Molly Ivins Humor Essay

Molly Ivins Humor Essay-27
Molly Ivins, Texas’ most famous resident journalist, pulls on a cigarette, shoves an errant strand of strawberry blond hair out of her eyes, stares down the mountains of notes and messages blanketing the surface of her rolltop desk, blinks twice through her glasses, stabs the play button on her answering machine, and states her goal for the day, and perhaps, the rest of her life.“What we try to avoid,” she says in a smoky voice that snags each and every syllable, “is that help-I’m-drowning feeling.” What Ivins is drowning in, of course, is her own success.The column was subsequently syndicated by Creators Syndicate and carried by hundreds of newspapers nationwide.

Molly Ivins, Texas’ most famous resident journalist, pulls on a cigarette, shoves an errant strand of strawberry blond hair out of her eyes, stares down the mountains of notes and messages blanketing the surface of her rolltop desk, blinks twice through her glasses, stabs the play button on her answering machine, and states her goal for the day, and perhaps, the rest of her life.“What we try to avoid,” she says in a smoky voice that snags each and every syllable, “is that help-I’m-drowning feeling.” What Ivins is drowning in, of course, is her own success.

in 2012 at the behest of my dear friend, James Egan, who wanted to make a film with me. I came home, and rather than going to sleep, I went to Google. It’s a deep archaeological dive when you go into doing a documentary on somebody and their life.

I Googled until two or three in the morning and watched Molly on C-SPAN and a variety of stuff. The good news was that her papers were housed at the Briscoe Center for American History at the University of Texas in Austin. I lived there [in Austin] for different periods of time in 2013, 2015, and 2016.

“There are two kinds of humor,” she said in a 1991 magazine story.

“One kind that makes us chuckle about our foibles and our shared humanity…the other kind holds people up to public contempt and ridicule—that’s what I do.” Ivins, who grew up in a conservative household in Houston, is best known for her work in the .

John’s and was a child of Texas oil and gas privilege.

Molly Ivins Humor Essay

Much of her character was formed in conflicts with her strait-laced Republican father, who was known as General Jim or Admiral Jim because of his stern authoritarianism.

Her witticisms are front-and-center, as when she said, “I’m not anti-gun; I’m pro-knife” or “You got to have fun while you’re fighting for freedom, ‘cause you don’t always win.” piece: “She’s not only a prophet; she’s the voice of now.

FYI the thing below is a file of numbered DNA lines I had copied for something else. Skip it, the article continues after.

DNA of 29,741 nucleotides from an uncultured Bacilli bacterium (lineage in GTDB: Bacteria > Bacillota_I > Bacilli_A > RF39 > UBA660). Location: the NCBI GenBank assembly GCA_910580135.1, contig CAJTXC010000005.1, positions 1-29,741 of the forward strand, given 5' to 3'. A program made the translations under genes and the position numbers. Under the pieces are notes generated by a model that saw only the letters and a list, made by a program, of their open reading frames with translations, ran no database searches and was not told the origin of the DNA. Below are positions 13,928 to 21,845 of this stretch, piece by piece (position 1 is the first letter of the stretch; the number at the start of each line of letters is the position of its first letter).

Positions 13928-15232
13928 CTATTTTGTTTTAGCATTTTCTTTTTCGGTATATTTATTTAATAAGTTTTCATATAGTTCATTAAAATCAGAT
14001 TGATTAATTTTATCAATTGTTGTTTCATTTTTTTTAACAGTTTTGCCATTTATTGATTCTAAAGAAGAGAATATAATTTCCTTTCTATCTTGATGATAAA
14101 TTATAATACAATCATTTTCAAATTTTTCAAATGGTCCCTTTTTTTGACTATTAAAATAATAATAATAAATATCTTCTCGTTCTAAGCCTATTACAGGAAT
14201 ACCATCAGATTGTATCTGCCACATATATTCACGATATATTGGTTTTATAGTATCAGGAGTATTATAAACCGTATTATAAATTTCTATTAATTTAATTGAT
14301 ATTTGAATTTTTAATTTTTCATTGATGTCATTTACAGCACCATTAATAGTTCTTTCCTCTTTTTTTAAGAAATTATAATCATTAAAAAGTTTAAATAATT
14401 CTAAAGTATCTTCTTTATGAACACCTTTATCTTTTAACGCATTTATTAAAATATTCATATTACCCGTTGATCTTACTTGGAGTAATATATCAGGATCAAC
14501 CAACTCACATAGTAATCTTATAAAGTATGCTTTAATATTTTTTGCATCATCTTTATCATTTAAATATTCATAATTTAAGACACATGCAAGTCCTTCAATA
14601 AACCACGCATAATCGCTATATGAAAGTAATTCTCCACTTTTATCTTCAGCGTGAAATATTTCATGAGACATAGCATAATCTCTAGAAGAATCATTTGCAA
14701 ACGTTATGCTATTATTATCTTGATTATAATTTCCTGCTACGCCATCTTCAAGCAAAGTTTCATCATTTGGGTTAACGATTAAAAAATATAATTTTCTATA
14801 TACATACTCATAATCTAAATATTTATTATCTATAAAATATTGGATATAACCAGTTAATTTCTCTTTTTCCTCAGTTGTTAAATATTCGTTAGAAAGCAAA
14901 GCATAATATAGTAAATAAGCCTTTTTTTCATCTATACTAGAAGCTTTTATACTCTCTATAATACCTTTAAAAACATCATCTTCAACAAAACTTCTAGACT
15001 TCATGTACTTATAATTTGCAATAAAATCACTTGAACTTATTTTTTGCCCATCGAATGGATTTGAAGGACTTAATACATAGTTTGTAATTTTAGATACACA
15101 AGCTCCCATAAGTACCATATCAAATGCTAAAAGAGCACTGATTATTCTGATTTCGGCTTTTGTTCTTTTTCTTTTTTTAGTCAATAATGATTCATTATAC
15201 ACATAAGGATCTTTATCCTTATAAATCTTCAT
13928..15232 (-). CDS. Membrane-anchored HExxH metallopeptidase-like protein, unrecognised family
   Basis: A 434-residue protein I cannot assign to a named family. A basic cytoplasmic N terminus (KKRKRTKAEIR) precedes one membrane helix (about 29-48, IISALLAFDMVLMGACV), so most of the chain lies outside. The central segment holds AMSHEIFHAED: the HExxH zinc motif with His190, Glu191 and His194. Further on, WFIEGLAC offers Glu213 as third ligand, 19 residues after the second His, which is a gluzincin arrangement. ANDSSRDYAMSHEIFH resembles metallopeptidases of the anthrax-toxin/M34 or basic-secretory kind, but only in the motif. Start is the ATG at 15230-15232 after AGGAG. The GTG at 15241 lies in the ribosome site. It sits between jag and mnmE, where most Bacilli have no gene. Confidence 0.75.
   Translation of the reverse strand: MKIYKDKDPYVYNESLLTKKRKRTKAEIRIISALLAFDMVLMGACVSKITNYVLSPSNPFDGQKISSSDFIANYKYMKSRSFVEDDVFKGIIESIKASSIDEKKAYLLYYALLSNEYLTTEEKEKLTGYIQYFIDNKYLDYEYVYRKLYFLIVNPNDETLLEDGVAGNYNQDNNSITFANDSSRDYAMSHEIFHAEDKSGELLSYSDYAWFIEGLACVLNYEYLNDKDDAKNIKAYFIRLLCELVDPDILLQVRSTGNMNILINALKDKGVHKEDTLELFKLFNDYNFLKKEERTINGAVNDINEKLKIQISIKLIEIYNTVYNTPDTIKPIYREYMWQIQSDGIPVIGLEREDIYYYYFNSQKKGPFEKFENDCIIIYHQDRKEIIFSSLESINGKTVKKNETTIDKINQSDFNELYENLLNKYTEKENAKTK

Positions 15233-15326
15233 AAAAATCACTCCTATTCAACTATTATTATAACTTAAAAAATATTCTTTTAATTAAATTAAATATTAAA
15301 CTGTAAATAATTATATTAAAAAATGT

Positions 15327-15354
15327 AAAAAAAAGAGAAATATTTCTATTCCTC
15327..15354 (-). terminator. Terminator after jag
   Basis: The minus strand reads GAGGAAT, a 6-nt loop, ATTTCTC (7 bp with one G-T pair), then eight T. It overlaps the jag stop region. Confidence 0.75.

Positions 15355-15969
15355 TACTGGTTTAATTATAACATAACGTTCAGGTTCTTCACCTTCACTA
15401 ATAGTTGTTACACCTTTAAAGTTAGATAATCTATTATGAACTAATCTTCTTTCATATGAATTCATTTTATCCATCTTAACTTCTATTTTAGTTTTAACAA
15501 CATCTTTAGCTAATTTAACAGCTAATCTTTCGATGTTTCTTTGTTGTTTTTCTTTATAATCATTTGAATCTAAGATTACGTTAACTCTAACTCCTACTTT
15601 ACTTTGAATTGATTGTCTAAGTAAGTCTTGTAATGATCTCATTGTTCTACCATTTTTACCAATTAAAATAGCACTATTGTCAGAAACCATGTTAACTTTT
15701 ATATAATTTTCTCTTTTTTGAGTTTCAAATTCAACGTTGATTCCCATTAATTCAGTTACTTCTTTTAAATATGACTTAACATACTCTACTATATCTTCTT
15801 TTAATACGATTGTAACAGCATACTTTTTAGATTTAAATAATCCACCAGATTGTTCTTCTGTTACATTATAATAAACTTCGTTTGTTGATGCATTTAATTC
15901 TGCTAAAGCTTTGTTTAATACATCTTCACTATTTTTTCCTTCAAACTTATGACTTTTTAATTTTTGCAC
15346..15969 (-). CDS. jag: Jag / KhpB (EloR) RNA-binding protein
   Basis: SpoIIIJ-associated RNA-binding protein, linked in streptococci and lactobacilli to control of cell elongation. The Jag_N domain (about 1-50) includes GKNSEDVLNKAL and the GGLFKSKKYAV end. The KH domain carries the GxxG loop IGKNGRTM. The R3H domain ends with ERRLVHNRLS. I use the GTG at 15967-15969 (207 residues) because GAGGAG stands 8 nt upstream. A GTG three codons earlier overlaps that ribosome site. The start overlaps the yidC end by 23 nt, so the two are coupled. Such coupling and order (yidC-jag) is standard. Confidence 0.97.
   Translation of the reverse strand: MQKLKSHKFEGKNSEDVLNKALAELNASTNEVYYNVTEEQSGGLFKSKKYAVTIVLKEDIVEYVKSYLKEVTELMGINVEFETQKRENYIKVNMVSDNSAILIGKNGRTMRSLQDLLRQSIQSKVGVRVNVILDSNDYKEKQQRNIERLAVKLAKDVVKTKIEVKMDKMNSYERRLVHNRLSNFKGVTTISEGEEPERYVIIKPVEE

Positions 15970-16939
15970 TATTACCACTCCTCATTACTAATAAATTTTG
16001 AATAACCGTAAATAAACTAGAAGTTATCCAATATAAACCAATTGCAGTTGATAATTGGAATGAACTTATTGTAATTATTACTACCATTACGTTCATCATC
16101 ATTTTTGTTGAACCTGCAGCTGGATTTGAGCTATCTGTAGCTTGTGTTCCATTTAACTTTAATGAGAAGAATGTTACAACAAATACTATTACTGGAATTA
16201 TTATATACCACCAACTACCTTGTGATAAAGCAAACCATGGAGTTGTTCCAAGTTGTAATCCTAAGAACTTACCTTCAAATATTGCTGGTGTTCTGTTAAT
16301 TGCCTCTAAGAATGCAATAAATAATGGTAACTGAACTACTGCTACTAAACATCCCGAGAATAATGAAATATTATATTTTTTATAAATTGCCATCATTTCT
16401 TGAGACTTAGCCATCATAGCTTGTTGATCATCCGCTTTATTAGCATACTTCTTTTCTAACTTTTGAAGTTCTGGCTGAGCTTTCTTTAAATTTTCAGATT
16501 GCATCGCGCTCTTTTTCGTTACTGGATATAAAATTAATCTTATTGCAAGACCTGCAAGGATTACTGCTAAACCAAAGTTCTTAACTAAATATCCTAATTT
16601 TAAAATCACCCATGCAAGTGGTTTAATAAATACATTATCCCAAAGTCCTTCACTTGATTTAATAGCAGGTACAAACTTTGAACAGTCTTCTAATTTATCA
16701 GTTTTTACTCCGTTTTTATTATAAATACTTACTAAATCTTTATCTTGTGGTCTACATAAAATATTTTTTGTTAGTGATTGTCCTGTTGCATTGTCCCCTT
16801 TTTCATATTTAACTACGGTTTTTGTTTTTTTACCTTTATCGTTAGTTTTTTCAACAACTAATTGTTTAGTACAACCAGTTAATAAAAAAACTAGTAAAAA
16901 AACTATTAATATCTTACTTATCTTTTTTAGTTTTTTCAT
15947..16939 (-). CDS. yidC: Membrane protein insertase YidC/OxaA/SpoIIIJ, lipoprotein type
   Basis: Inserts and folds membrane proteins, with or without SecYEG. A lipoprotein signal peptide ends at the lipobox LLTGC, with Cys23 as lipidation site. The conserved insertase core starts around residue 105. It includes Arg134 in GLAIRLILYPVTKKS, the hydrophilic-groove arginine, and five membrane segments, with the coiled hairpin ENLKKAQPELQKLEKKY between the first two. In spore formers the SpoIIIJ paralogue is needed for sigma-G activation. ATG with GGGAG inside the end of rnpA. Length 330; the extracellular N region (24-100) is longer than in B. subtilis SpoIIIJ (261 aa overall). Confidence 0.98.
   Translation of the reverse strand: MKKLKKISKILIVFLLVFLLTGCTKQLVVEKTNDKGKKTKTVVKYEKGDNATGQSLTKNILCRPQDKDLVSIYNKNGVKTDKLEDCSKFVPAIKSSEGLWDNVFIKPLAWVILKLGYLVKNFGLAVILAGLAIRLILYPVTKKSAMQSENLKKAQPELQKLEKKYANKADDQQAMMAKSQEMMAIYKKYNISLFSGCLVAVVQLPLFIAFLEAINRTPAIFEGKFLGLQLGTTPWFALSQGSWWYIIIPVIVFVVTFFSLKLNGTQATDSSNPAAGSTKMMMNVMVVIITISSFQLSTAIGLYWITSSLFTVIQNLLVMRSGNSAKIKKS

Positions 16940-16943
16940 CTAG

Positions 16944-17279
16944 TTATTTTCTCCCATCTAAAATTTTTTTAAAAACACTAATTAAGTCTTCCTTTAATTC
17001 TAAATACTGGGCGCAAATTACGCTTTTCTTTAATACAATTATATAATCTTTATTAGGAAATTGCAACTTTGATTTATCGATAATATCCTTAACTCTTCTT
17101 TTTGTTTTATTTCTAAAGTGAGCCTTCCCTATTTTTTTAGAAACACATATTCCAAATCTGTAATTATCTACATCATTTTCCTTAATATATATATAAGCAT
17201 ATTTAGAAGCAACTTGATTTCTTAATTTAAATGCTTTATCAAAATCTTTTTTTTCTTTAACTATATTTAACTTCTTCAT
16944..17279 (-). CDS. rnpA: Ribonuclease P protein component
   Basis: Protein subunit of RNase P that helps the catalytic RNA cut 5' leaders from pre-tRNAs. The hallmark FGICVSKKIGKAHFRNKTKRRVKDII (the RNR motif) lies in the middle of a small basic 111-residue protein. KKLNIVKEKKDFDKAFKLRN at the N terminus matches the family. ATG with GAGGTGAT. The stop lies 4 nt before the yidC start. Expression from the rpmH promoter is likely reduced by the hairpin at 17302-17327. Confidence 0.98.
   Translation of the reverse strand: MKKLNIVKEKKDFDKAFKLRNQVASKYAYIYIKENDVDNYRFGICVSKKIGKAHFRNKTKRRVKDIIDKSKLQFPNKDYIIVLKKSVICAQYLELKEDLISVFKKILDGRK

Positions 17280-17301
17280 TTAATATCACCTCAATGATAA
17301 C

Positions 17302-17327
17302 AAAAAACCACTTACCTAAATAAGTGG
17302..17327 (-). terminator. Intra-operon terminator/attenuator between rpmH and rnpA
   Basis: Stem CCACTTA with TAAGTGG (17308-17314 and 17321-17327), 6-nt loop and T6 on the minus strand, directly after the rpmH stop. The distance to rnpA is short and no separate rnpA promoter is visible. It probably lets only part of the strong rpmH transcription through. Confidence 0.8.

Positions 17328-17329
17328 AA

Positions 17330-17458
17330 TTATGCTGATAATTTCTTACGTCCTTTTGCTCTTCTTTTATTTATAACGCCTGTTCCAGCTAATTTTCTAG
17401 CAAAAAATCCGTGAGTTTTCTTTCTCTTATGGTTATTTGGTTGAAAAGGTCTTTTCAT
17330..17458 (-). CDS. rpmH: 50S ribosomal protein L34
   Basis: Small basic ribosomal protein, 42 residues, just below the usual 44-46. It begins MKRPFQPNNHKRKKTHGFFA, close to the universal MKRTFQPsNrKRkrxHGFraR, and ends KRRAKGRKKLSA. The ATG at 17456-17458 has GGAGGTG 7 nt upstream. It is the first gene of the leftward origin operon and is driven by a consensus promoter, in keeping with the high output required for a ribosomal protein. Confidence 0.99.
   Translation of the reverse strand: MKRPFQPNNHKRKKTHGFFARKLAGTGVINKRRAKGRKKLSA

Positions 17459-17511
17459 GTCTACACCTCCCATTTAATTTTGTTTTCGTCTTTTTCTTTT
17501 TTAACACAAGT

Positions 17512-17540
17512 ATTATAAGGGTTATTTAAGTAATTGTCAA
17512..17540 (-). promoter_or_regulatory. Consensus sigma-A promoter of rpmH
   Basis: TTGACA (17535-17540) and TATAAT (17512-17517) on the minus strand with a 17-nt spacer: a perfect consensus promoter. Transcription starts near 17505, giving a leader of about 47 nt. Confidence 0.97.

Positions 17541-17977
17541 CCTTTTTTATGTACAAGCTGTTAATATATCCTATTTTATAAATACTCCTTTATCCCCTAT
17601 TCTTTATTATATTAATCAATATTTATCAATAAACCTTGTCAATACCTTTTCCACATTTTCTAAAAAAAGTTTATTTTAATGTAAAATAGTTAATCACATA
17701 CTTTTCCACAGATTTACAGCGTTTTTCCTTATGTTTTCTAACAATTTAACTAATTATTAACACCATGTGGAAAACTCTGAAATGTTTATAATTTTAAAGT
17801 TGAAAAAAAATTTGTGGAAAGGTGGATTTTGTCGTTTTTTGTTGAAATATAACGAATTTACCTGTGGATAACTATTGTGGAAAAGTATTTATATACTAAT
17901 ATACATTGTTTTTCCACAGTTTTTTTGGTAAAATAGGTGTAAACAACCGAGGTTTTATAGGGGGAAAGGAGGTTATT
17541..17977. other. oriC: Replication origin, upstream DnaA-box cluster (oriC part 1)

She is more relevant today than she probably was when she was alive.”The struggles of Ivins to go it alone in what was then substantially a man’s world and to overcome alcoholism and cancer are part of this engrossing documentary.

We spoke to the film’s director, Janice Engel, about Ivins’s fierce spirit and the lessons today’s young people can take from her legacy about taking political action.

Texas Monthly: What drew you to Molly Ivins and creating this documentary? I grew up in New York and then came to California to go to college, so I wasn’t part of her constituency. So this was really my introduction to her, seeing the play.

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  • Raise Hell The Life & Times of Molly Ivins Movie Review.
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    Days ago. There was never anybody like Molly Ivins before, and never will be. and national politics with the sharp eye and mordant sense of humor that.…

  • Remembering Molly Ivins, 1944-2007 - TIME
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    Jan 31, 2007. She was passionate, funny, liberal, larger than life — and a hero to a. Molly Ivins died Wednesday, January 31, 2007, after a long battle with breast cancer. being spent on investigative journalism and grand photo essays.…

  • What Would Molly Think. by Molly Ivins Creators Syndicate
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    Jan 28, 2009. THE FOLLOWING COLUMN WAS WRITTEN BY MOLLY IVINS' FORMER. She would have loved the drama, the comedy and the characters.…

  • Is Texas America? The Nation
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    Oct 30, 2003. By Molly Ivins. watchdog of democracy, noticed that the question about any unfortunate involvement with law enforcement looked funny.…

  • Appreciation Columnist Molly Ivins NPR
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    Feb 1, 2007. Texas columnist Molly Ivins died Wednesday of breast cancer. BRAND In an essay called "Living with Death," Molly Ivins wrote, I've always liked. and with her sense of humor and her ability to tell stories she made herself.…

  • The Price of Being Molly – Texas Monthly
    Reply

    Nov 1, 1992. But for Molly Ivins, success has been no laughing matter. Because the truth is, for Molly Ivins, fame hasn't been all that funny. Perhaps the most disheartening example is the first essay in her book, which she calls “an.…

  • A Guide to the Molly Ivins Papers, 1936, 1944-2008
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    Because of her wit, humor, and unabashed criticism of political and public figures, Ivins was a. Papers and essays about, referring to, or quoting Molly Ivins.…

  • Why We Need Molly Ivins's Wisdom Now More Than Ever.
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    Aug 29, 2019. Raise Hell The Life and Times of Molly Ivins, which premiered at. Jim Hightower said, Molly knew that humor was the door key to the brain.…

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